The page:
(And why you should wear a poppy too.)
I am something of a “black sheep” in my family. The first in several generations who has never joined one of the military services. First I’m going to explain what the poppy means to me in terms of my family history, then why it still has meaning to me as a “pacifist”.
My grandfather was a boy of 15 when the Great War broke out in 1914. He lied about his age in order to join an infantry regiment. When his secret was discovered he was immediately sent home of course, but , as soon as he was 16, he was back at the recruiting office. He fought in the trenches at the Battle of the Somme, from which so many men and boys never returned. He gave four years of his youth, whilst many of his friends and comrades gave their lives. The poppy we wear reminds us of their sacrifices.
My father was 21 when war again broke out. He spent the majority of his twenties in the midst of some of the worst fighting of World War II, including in the desert alongside the 8th Army, in the jungles of Asia alongside the Gurkha regiments, and stranded on the beaches of Dunkirk. He never liked to speak of it. Few that saw the true horrors of that war did. The poppy reminds us of those who gave up their youths and their lives in that most horrific of conflicts.
My mother never saw the fighting first hand, but, as a mere teenager, she was in the WAAF stationed at RAF Binbrook, an active Bomber Command, eventually rising to Sergeant. She, and many other WAAF and RAF ground crew would work sometimes round the clock, especially in bad weather, keeping the runways clear for the Lancaster bombers. In all that time, hardly a moment went by when they were not under the stress of a possible air attack. Possibly worst of all, my mother and her comrades would watch as sometimes less than half of the planes which went out carrying their friends, boyfriends and husbands would later return, and on board those that did, so many airmen horribly disfigured and mutilated by everything from stray bullets to cabin fires. She had nightmares for years afterwards about the young airmen who were carried from those planes barely recognisable as human. The poppy reminds us also of them, many of whom walked away with mental scars as bad as any of the visible scars of the frontline infantry.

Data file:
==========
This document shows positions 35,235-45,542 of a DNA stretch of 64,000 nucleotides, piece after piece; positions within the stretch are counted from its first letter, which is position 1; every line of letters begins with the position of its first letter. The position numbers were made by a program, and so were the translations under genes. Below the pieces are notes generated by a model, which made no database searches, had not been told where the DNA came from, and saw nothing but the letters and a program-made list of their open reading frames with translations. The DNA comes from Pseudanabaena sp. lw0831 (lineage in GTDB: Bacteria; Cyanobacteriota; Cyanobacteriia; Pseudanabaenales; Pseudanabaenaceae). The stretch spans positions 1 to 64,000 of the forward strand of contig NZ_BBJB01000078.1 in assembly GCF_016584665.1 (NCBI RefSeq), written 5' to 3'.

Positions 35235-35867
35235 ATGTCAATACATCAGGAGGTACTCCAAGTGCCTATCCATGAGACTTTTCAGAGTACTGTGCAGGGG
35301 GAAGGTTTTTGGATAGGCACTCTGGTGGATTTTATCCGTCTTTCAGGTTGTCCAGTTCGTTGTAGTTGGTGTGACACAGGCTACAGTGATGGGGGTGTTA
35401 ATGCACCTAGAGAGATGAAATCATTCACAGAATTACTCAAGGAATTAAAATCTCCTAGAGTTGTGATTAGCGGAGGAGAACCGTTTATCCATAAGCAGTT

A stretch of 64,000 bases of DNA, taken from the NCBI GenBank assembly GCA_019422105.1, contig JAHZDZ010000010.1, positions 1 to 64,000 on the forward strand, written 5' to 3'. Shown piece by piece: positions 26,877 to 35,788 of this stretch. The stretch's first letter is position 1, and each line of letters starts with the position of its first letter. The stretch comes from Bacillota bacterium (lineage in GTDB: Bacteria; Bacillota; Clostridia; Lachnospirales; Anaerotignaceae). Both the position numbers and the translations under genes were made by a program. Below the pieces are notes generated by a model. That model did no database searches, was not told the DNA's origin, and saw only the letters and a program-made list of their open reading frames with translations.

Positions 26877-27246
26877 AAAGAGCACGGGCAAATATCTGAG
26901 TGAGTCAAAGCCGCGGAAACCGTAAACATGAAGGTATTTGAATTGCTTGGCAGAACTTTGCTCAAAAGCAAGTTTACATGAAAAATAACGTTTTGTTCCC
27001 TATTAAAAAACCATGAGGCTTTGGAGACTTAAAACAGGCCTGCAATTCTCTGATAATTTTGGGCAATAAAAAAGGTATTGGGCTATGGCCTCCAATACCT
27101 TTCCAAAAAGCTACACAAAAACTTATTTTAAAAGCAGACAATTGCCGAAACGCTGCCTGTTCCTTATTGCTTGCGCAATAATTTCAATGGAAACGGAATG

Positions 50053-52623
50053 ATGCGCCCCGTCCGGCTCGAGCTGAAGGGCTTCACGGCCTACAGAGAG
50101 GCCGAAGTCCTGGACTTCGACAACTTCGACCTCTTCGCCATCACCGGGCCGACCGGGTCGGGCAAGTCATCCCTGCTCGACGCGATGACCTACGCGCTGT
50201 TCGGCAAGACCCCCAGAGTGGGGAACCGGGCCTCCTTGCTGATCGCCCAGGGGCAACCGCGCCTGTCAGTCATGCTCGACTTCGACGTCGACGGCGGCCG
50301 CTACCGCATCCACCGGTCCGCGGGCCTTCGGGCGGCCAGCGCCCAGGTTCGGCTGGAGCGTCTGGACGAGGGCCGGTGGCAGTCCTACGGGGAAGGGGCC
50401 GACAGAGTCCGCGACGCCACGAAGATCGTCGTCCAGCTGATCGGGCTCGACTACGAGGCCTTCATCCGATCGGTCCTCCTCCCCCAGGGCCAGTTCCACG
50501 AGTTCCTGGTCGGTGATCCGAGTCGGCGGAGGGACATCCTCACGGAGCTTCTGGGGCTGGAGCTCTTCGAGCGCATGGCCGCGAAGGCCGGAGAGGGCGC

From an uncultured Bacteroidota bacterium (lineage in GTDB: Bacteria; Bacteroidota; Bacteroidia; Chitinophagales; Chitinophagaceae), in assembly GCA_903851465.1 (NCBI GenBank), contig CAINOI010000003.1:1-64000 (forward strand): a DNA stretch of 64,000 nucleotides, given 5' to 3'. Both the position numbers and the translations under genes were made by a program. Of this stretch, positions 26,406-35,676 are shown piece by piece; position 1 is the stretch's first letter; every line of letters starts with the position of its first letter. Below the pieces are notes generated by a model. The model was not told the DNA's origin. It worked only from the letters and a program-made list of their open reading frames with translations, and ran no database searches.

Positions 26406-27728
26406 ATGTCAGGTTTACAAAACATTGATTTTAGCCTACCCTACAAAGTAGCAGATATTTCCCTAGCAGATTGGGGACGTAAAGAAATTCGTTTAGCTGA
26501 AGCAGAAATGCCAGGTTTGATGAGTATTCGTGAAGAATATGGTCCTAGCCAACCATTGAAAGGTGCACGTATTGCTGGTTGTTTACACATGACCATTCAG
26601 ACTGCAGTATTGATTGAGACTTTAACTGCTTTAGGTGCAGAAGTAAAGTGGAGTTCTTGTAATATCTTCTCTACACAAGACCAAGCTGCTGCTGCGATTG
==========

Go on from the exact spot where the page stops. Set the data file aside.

For all of those reasons I wear, respect and honour the poppy of remembrance day, but also for one other reason too.
Wars are a mark of failure. Not, I hasten to add, the failure of any of those brave men and women of my previous paragraphs. War is the result of the failure of our leaders. A failure of government. A failure of communication at the highest level. It is for that reason we should all wear the poppy, no matter what our personal view of the military. We should wear it with a mixture of pride for our heroes and shame for the leaders who led them down that path, taking time on this Remembrance Day to reflect on those past failures that they should never be allowed to be repeated.